9. 9. Our data gathering is driven by the prioritiesoutlined in our business plan. A. Curriculum B. Independent Learning C. Literacy•Our main objective (50%) is to support •A key secondary objective (20%) is to •A key secondary objective(20%) is to the curriculum to maximise each support independent thinking so supporting reading and literacy as a core students academic potential. students can learn to learn. life skill. Support Bialik Colleges Identity •We will protect and preserve the Bialik archive material in our care. (10%) What we deliver How we deliver•Physical and online content. •Timely, accurate, and authoritative products and services,•Text and multimedia content. •Delivered in an open, accountable and collegial way, with a,•Commercial and free content. •User focus that recognises different age and learning•Curriculum resources. levels, and•Reference and enquiry services. •Delivered in the most cost effective way - automate or•Research and study skill programmes. outsource back end processing so library staff can focus on direct engagement with students and staff.•Literacy and reading programmes.•Cybersafety programmes.•Study, reading, and social spaces. Face to Face Online / eLibrary Physical Collections Spaces / Buildings Reporting and Review
    10. 10. We are endeavouring to tie reporting andaccountability to our priorities• We will implement evidence based reporting across everything we do.• We will measure both Quantitative (What) and Qualitative (How).• Working towards linking reporting to our budgeting.• We will use industry recognised, tested and proven metrics. Content •The content we purchase, acquire, or Curriculum Learning Literacy Identity build to deliver on our objectives. 50% 20% 20% 10% Activities / Programmes •The face-to-face and online activities we complete to deliver our objectives. Staff •The staff we need to deliver on our objectives. Systems •The open source & commercial systems we use to deliver on our objectives. Facilities •The building and spaces we use to deliver on our objectives.
    11. 11. We endeavour to best practice andrecognised library reporting standards• We will use recognised library standards and best practise when we report what we do and how we do it.• We will report against the priorities in our library plan.• We will be open and transparent in our reporting.• We will be individually responsible to our portfolios.
    12. 12. Data gathering and analysis – WHY?• To measure, understandand improveyour library service. – To identify gaps so you can – Identify future priorities.• To measures patron satisfaction.• To measure against stated goals and objectives.• To report to the school on WHATand WHYthe library does what it does.• To report the VALUEof the library to the school.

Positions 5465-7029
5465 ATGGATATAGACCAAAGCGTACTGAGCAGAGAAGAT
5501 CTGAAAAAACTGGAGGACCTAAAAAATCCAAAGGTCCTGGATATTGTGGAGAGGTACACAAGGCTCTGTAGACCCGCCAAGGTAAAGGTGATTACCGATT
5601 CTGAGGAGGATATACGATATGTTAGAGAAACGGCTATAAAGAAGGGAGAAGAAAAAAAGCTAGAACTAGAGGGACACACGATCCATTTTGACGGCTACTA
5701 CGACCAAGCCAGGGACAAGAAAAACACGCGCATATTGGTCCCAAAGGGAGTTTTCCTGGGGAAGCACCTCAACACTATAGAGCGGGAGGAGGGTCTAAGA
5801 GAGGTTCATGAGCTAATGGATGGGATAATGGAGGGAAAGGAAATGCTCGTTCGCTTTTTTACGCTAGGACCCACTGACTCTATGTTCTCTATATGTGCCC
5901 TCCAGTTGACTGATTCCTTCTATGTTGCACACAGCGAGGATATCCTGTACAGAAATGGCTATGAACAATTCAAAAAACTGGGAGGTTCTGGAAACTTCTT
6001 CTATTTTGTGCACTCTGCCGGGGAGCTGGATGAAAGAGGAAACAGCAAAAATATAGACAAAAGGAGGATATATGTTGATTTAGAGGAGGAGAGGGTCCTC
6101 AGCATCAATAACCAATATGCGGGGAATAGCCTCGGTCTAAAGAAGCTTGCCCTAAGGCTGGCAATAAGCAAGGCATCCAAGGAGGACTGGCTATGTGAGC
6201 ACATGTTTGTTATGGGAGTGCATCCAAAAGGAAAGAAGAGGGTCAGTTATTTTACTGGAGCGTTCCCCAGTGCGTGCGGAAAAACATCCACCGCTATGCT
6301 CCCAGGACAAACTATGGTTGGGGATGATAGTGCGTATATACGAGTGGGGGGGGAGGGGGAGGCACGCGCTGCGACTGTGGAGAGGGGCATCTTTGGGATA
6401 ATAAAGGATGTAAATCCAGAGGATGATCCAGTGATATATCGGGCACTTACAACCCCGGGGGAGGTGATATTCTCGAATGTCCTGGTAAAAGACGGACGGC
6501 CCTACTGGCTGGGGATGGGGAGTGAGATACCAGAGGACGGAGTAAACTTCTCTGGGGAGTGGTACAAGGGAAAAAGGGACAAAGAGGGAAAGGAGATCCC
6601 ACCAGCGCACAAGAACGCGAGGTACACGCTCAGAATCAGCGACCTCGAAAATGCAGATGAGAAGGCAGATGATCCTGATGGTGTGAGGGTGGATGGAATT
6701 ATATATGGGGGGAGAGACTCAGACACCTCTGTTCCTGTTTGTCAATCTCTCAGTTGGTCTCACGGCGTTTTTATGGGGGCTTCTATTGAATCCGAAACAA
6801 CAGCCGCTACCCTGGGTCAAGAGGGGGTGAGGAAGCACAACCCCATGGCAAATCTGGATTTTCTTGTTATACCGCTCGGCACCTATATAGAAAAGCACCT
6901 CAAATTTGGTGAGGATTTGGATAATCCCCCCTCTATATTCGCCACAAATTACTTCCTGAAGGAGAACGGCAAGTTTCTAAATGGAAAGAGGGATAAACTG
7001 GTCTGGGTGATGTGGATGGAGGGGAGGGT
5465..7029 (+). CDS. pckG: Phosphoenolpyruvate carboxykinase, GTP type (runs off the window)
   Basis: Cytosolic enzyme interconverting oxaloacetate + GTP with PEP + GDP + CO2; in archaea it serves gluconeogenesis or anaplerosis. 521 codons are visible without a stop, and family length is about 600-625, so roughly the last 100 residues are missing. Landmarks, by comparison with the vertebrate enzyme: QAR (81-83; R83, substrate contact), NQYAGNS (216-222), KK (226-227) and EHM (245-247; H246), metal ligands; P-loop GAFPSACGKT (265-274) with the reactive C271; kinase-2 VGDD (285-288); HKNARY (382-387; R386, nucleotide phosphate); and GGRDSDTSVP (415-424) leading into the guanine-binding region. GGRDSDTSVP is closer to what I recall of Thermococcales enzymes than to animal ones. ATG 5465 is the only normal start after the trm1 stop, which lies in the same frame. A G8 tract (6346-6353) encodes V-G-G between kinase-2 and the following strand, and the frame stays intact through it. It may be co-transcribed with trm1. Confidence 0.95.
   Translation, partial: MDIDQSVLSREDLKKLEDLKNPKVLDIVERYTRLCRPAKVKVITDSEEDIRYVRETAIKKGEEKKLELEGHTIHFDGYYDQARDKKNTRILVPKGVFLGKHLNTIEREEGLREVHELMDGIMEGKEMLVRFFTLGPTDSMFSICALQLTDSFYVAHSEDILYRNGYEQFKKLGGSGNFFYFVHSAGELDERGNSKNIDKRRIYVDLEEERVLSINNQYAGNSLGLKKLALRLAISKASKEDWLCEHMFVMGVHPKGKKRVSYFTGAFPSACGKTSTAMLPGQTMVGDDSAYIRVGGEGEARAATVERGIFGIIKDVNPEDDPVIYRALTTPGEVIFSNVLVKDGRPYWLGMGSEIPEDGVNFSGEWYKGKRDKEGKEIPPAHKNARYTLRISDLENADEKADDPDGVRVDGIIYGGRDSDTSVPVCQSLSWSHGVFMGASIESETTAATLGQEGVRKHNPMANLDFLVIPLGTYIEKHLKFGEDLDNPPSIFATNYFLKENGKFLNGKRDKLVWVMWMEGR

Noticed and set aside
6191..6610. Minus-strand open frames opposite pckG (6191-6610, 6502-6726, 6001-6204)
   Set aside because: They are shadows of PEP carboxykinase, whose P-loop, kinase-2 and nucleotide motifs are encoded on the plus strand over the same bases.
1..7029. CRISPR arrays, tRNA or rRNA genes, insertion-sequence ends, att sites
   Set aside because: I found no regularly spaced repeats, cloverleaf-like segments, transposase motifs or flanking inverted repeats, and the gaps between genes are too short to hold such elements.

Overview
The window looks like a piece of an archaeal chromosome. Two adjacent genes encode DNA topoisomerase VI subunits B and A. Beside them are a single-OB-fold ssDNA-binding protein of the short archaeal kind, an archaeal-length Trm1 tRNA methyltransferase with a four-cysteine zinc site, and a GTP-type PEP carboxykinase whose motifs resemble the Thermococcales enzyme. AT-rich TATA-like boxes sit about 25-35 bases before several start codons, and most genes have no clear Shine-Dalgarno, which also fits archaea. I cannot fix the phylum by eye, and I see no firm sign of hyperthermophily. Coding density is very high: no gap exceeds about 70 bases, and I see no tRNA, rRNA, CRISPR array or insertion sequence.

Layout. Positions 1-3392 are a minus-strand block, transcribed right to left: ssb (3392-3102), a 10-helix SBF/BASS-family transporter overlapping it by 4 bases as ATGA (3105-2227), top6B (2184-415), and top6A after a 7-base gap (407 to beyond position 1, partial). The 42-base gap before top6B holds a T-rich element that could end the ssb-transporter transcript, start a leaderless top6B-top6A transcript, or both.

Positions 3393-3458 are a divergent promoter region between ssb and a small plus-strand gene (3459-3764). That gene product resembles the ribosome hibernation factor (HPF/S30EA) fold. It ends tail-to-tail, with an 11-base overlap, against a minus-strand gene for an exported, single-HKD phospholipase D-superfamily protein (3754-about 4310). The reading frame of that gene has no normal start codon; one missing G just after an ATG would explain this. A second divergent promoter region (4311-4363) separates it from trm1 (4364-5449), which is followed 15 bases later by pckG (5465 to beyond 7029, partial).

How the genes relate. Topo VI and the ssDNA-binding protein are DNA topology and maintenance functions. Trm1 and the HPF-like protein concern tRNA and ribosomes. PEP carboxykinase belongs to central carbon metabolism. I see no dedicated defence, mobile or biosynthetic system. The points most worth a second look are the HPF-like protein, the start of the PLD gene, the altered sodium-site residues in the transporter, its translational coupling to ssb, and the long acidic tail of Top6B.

13. 13. Data gathering and analysis – WHAT• What the collection is doing to deliver value. [Library ILMS] – Checkout, Returns, In house circulation, reservations, bookings. • Returns + In house reservations measure the staff / volunteer time needed to re-shelve. • Which patrons are borrowing what gives insight into whether the collection is supporting learning. – Collection turn over. [loans divided by size of collection] – Age of the collection. [what is out of date]
    14. 14. Data gathering and analysis – WHAT• What are the staff doing to deliver value: – Room booking software – Teacher timetable• Patron perceptions of the library – Do the patron’s think the library is delivering value. Be careful of the nun effect. – Are the library staff doing work they like doing but which is low value and neglecting work which is seen as more valuable?
    15. 15. Data gathering and analysis• Many libraries gather and analysis data and SHARE the findings. – Victorian Public Libraries Network Annual Survey of Victorian Public Libraries. http://www.plvn.net.au/node/18 – Council of Australian University Librarians http://www.caul.edu.au/caul- programs/caul-statistics – Institute of Education Sciences, National Center for Education Statistics http://nces.ed.gov/surveys/libraries/sc hool.asp
    16. 16. CASE STUDY:Data gathering and analysis - Public Libraries• Many of the stats public libraries collect are also relevant to schools and could be used to allow schools to benchmark their library service against other schools or against agreed minimum standards. – Population served – Number of print items – Number of electronic items including eBooks – Electronic as % of collection – Number of electronic items added – % of collection under 5 years old – Total Loans – Stock turnover – total loans / collection size
    17. 17. CASE STUDY:Data gathering and analysis - Public Libraries• Many of the stats public libraries collect are also relevant to schools and could be used to allow schools to benchmark their library service against other schools or against agreed minimum standards. – Average visits per patron – Resources per capita – Average loans per patron – Number of bookings – Number of Literature Sessions and number of attendees – Does the library have a Facebook page + how many like – Does the library have a Twitter account + how many followers – Total hours opening per week